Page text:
Tensions around the contested island of Thitu (Tagalog: Pag-asa; Chinese: Zhongye) are escalating as China and the Philippines continue to press their claims. In March, the Asia Maritime Transparency Initiative (AMTI) and other observers counted up to 275 Chinese vessels near Thitu, up from December’s high of 95. On April 1, the Philippines registered an official protest against China’s Thitu presence, citing worries that what appear to be fishing boats are actually part of China’s maritime militia. The following day, Philippine President Rodrigo Duterte delivered an address in which he implied an unwillingness to take military action, noting that Chinese missiles could reach Manila in “seven minutes” were war declared. Yet on April 4, the Philippine government released a firm public statement on Thitu that included the unusually forceful claim that the Chinese presence is “illegal.” Chinese officials responded swiftly, telling the Wall Street Journal later the same day that their ship movements are “beyond reproach.” Duterte ended April 4 with a fiery speech at a rally in Puerto Princesa in which he told China not to touch Thitu: “If you make moves there … I will tell my soldiers, ‘Prepare for suicide mission.’”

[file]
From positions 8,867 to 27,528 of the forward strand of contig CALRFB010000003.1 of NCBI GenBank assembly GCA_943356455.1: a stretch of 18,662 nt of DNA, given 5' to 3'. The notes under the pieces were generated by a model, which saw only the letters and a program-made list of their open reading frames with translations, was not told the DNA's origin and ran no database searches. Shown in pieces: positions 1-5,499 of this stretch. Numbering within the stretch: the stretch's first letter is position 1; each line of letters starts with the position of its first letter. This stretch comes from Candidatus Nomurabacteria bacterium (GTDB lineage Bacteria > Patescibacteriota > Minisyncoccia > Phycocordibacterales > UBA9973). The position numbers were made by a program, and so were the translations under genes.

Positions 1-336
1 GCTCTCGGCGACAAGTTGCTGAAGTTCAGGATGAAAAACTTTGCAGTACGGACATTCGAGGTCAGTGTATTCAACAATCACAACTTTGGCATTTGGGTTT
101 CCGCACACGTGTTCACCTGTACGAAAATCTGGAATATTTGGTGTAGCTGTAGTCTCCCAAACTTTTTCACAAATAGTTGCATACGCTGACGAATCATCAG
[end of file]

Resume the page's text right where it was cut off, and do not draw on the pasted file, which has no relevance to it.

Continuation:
All of these events have taken place against the backdrop of Balikatan 2019, a major annual U.S.-Philippines-Australian joint exercise scheduled for April 1-12 in Luzon and Palawan. Balikatan’s latest iteration involves a combined total of 7,000 service members, as well as deployment of the amphibious assault ship USS Wasp carrying an unusually heavy complement of F-35B fighters. U.S. weapons systems are moving all over the region, whether through joint exercise or sale. Singapore announced in March that it is making a preliminary purchase of four F-35 jets from Lockheed-Martin as it begins the process of replacing its aging fleet of F-16s. And Vietnam received six Metal Shark patrol boats from the United States on March 31, a gift worth approximately $12 million. One of the few places the United States has decided against sending materiel is the upcoming celebrations of the People’s Liberation Army (PLA) Navy’s 70th anniversary. The Trump administration has rejected Beijing’s invitation to send several warships to participate in the ceremonies, citing worries that it could be seen as supporting the legitimacy of China’s maritime claims.